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When to use abstract class instead of interfaces

 
Ugochukwu Onwordi
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Hi,people.Please let me know what situations are best suited for abstract classes instead of interfaces.Thanks I appreciate any help I can get.
 
Jose Campana
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The best use for Interfaces I would say is to simulate Multiple Inheritance.
Abstract classes are usually parent classes that contain methods that Behave differently for every child class. So use an Abstract class when you want a parent class that is so general that shouldn't be instantiated, but defines what its children should do.
But if your subclass IS something more besides being an extension of its parent, that something more should be defined by an Interface.
 
Adam Schaible
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I disagree slightly from Jose, or maybe just with his verbage.

Interfaces are used to define the contracts that your class agree's to. For example, if you implement the comparable interface, you agree to implement a compare method that adhere's to the contract. Interfaces are a way to enhance the useability of your class, because a lot of API methods accept instances of an interface as an argument.

I don't know of any API method that has an abstract class as a parameter. Abstract classes implement partial functionality. I generally extend an abstract class to avoid writing the same code for several different, but similar classes.

For a more concrete example, lets think of an abstract Car class, and all car's have the same "drive" functionality.

We might say

public class Toyota extends Car() {
//implement custom Toyota stuff...
}

but now, since it extends car - It can do drive();

You will rarely refer to an object by it's abstract class, but moreso by it's interface.

I hope this helps.
 
Ugochukwu Onwordi
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Thanks alot guys I really appreciate the help.I think i'm a bit clearer on the issue,but now i've got another question.What is multiple inheritance and how does it help?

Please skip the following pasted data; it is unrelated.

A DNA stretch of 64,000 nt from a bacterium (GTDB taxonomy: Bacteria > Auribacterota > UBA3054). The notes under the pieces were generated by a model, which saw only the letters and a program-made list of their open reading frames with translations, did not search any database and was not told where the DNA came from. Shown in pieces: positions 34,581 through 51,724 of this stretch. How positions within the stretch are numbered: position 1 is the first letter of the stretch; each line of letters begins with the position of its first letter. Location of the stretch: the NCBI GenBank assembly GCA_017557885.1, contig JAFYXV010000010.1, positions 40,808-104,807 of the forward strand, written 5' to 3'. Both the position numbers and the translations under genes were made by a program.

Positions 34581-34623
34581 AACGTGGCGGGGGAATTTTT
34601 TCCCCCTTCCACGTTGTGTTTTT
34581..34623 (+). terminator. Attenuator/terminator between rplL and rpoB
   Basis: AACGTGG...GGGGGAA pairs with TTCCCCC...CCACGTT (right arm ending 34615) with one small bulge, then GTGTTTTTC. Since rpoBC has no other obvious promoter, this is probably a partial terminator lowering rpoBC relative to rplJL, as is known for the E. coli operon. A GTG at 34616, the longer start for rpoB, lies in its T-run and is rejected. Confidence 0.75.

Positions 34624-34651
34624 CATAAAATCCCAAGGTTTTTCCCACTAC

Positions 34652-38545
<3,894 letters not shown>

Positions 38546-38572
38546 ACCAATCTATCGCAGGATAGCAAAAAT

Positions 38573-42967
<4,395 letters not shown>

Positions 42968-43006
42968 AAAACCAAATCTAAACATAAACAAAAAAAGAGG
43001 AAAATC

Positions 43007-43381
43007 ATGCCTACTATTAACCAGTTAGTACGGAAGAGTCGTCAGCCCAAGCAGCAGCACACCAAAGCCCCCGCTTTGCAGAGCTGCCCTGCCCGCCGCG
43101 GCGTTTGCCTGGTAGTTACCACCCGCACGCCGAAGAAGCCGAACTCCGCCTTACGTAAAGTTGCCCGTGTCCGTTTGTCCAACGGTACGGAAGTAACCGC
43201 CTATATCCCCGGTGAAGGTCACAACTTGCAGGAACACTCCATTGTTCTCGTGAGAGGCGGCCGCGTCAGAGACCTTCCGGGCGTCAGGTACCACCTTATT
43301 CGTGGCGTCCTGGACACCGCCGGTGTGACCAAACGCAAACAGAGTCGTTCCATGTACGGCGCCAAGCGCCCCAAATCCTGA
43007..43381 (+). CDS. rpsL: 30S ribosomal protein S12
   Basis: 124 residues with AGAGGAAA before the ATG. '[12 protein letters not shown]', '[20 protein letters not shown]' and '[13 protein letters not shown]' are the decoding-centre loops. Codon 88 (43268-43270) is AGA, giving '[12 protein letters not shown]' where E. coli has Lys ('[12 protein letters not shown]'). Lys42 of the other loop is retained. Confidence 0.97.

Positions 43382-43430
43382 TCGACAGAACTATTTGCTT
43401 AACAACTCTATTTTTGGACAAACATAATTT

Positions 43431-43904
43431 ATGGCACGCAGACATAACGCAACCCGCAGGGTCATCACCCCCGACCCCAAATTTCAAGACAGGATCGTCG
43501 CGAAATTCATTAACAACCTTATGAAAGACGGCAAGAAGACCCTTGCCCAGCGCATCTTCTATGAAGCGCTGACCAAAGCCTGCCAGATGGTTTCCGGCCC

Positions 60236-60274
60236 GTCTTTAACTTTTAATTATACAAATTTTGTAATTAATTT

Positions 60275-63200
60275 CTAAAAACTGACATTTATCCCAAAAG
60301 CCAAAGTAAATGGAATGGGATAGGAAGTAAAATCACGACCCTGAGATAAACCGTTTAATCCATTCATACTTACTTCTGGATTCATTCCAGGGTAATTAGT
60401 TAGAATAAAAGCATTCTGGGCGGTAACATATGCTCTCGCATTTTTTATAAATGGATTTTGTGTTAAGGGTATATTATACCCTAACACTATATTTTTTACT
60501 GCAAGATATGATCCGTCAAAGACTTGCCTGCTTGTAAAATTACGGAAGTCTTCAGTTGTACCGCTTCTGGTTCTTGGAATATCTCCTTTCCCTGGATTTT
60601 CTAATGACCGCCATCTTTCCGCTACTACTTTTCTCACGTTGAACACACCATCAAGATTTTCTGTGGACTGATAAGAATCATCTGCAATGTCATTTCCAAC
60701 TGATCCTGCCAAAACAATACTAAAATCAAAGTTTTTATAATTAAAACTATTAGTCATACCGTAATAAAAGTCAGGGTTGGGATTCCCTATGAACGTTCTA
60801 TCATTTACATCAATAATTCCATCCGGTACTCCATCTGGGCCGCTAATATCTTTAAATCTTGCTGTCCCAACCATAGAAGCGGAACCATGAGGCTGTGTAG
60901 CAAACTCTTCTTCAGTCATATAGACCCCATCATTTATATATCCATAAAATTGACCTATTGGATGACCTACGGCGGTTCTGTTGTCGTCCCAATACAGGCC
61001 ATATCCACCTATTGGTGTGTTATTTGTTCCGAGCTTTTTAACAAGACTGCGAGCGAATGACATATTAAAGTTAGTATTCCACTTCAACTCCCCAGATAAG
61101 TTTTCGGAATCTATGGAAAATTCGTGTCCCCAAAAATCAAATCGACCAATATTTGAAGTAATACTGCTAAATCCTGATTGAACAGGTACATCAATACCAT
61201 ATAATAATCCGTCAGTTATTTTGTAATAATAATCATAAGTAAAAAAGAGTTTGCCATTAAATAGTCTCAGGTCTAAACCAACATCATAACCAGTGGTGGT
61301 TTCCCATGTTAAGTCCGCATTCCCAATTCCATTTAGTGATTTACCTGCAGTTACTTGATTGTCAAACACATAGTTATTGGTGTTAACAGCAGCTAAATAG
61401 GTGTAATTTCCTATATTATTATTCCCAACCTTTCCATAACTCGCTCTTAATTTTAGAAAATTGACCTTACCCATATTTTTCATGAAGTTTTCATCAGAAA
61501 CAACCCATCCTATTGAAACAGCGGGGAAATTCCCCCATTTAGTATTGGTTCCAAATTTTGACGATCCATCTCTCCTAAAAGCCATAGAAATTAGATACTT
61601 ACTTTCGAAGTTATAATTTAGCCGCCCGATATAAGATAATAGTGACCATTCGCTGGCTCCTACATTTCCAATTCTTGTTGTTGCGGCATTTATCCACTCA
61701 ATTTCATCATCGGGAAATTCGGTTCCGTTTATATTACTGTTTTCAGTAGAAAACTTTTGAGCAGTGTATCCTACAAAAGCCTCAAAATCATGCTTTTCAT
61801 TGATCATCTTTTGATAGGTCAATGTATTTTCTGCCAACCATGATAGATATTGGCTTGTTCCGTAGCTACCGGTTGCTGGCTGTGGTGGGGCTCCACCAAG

Adam Schaible
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Multiple Inheritance is where a class extends two different classes - for example:

public class Person extends Human, Mammal

That's *NOT* valid syntax - what happens if both Human and Mammal have a breathe() method? Which one is called?

With Composition, Person could internally implement Human and Mammal. This is a somewhat bad example, because it should probably go Mammal -> Human -> Person - and not on a different heirarchy, but hopefully this helps.

To quote Josh Bloch "Favor composition to inheritance".

...but if you really ARE trying to extend the heirarchy, do it.
 
Rob Spoor
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Originally posted by Adam Schaible:
I don't know of any API method that has an abstract class as a parameter.

How about every paint method inside AWT / Swing that takes a Graphics object as a parameter?
Component.paint(Graphics)
Component.paintAll(Graphics)
Component.print(Graphics)
Component.printAll(Graphics)
JComponent.paintBorder(Graphics)
JComponent.paintChildren(Graphics)
JComponent.paintComponent(Graphics)

To name a few
 
Adam Schaible
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I've actually never used AWT - most of my work is on the server.

I didn't say there weren't any, I just said I wasn't familiar with any. Thumb's up, sir.
 
Don't get me started about those stupid light bulbs.
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